Julian Birkinshaw (London Business School) and Cristina Gibson (UC Irvine) state that the technological downturn, political turmoil and economic uncertainty of the last five years have reaffirmed to managers the importance of adaptability – the ability to move quickly towards new opportunities, to adjust to volatile markets, and to avoid complacency.
Research and Insights Archive
Research and Insights from the Center for Effective Organizations
Cristina B. Gibson and Jennifer A. Manuel share that collective trust is a crucial element of virtual team functioning. Collective trust can be defined as a shared psychological state in a team that is characterized by an acceptance of vulnerability based on expectations of intentions or behaviors of others within the team.
In this article, Cristina B. Gibson and Christopher Earley extend extant theory and develop a motivational model of group efficacy that integrates function with structural features including collective origins, collective construction, identifiable characteristics, and recursive relationships.
Extending previous research investigating factors related to the formation of group efficacy, this research by Cristina B. Gibson examined predictors across cultures and groups of various types.
Time Flies Like an Arrow: Tracing Antecedents and Consequences of Temporal Elements of Organizational Culture
Cristina B. Gibson, Mary E. Zellmer-Bruhn, and Ramon J. Aldag examine how time has recently become a more central focus in management research and practice. Time to market has become a critical issue in many industries, with ever shortening new product development times.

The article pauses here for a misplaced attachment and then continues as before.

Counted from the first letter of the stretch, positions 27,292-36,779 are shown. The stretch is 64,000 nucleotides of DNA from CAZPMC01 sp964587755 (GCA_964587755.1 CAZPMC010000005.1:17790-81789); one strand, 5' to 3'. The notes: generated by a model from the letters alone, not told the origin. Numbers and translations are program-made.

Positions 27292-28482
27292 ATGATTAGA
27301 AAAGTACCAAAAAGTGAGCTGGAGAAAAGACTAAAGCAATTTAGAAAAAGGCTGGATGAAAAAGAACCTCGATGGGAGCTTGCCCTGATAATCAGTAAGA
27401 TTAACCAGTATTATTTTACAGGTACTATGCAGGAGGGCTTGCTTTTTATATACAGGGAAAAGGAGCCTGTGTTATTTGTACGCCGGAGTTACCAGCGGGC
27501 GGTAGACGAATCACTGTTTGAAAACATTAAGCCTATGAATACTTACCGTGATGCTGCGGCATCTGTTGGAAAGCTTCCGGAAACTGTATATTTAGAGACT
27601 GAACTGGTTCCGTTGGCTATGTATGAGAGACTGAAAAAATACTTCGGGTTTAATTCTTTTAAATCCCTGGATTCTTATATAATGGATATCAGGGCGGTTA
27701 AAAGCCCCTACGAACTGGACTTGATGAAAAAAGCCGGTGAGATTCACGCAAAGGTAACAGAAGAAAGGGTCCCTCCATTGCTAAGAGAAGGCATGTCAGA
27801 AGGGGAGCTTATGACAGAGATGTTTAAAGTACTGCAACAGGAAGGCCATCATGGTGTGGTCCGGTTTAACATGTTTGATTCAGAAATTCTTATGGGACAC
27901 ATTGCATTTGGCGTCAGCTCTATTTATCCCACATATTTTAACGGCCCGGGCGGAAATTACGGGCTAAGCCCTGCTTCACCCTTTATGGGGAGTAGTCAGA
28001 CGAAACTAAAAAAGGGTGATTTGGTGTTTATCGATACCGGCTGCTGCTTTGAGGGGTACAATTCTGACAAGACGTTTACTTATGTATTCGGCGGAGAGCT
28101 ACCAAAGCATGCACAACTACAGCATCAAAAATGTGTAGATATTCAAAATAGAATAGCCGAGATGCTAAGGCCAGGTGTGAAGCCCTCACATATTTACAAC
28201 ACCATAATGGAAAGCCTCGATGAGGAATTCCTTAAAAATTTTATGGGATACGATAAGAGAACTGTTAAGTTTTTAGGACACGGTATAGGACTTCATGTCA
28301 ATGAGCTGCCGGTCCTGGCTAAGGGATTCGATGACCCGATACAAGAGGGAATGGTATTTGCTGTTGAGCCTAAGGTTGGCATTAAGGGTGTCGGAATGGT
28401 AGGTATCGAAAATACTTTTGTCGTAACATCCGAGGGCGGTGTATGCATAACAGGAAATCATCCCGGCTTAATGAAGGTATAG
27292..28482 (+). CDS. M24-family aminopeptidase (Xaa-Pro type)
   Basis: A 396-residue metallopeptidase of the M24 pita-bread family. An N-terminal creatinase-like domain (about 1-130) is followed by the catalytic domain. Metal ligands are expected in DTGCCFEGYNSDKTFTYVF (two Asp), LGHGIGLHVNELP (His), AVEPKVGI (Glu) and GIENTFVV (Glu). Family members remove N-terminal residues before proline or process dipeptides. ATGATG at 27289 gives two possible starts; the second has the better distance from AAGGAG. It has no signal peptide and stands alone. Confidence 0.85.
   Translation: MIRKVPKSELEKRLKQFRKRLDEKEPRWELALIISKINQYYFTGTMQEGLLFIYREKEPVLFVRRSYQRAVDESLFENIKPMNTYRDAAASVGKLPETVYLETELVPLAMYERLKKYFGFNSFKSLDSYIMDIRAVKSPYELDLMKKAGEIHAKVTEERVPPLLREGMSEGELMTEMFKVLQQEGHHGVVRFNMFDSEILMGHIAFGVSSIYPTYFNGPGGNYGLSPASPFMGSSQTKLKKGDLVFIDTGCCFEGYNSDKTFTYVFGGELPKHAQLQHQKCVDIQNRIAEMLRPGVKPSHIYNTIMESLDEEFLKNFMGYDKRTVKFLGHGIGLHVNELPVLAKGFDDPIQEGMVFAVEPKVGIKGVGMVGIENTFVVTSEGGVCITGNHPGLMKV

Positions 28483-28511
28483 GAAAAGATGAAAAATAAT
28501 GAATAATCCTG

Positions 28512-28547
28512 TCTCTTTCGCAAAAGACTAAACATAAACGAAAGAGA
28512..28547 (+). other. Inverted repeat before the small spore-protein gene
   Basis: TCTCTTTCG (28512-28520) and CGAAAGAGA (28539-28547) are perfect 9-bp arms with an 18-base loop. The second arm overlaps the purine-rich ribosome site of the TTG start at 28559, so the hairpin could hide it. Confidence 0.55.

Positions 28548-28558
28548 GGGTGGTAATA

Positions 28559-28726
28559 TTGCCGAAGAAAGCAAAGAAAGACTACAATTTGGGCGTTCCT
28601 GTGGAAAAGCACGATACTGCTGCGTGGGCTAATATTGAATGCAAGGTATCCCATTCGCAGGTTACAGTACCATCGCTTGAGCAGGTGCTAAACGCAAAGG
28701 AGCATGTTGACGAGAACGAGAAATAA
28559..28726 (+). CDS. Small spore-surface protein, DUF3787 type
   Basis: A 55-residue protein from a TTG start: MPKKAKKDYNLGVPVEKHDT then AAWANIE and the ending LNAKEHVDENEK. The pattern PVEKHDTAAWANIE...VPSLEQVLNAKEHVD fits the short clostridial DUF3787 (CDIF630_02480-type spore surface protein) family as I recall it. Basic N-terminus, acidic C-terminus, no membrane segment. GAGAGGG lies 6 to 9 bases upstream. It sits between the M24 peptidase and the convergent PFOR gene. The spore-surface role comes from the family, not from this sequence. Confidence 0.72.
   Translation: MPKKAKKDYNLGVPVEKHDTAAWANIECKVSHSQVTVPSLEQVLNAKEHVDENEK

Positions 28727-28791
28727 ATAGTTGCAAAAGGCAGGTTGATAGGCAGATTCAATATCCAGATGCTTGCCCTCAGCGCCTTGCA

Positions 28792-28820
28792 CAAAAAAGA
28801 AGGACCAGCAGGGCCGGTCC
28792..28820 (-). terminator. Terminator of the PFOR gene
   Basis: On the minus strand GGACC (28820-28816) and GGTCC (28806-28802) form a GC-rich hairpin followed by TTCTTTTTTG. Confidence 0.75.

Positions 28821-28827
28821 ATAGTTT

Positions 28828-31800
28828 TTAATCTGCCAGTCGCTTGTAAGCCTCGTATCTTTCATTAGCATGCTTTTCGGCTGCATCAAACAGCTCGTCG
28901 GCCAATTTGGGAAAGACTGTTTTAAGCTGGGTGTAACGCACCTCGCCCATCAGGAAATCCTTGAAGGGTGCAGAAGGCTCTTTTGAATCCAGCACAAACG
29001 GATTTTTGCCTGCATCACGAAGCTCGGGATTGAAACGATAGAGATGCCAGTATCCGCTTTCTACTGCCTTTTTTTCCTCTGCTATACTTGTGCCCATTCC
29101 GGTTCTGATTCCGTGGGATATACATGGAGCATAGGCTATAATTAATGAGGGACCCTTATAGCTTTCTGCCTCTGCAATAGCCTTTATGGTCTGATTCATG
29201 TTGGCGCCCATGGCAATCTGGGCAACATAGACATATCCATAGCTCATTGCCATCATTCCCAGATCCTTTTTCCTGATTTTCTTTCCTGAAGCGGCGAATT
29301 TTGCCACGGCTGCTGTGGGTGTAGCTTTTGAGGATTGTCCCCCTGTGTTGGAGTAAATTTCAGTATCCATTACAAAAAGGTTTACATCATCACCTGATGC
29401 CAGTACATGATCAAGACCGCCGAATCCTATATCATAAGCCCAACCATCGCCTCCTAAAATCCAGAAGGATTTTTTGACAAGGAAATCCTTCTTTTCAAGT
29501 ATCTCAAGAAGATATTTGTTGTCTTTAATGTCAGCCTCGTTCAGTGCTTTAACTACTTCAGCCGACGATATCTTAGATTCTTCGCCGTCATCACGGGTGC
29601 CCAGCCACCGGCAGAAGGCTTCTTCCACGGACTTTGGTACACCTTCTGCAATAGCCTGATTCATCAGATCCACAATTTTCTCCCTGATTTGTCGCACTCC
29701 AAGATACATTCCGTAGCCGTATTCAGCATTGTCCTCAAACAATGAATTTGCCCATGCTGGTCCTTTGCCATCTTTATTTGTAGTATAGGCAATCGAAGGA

In this paper by Cristina B. Gibson, a framework for collective cognition in the workplace is developed to provide guidance to groups, their leaders, and researchers interested in understanding and improving cognitive processes.
No matter what the reason for the formation of a global team or what form the team takes, leaders and team members must address the complexity of global teamwork by architecting new ways of collaborating. This chapter byJulia C. Gluesing and Cristina B. Gibson is about how managers can create conditions in the pre-start and start-up phases of global teaming that will enhance the chances that a team will succeed.
Virtual Teams That Work, by Cristina B. Gibson and Susan G. Cohen, offers a much-needed, comprehensive guidebook for business leaders and managers who want to create the organizational conditions that will help virtual teams thrive.
Susan G. Cohen and Cristina B. Gibson share how virtual teams can be either dramatic successes or dismal failures (or anywhere in between). Virtual teams amplify both the benefits and the costs of teamwork.
Cristina B. Gibson and Susan G. Cohen discuss best practices for virtual-team leaders, members, and facilitators.
Minding Your Metaphors: Applying the Concept of Teamwork Metaphors to the Management of Teams in Multicultural Contexts
Cristina B. Gibson and Mary E. Zellmer-Bruhn state that managers who struggle with implementing teams across cultures can use metaphor as a tool to unlock teaming expectations and guide teaming practice.
Cristina B. Gibson and Julian Birkinshaw empirically investigate predictors and consequences of organisational ambidexterity, defined as the capacity to simultaneously achieve alignment and adaptability.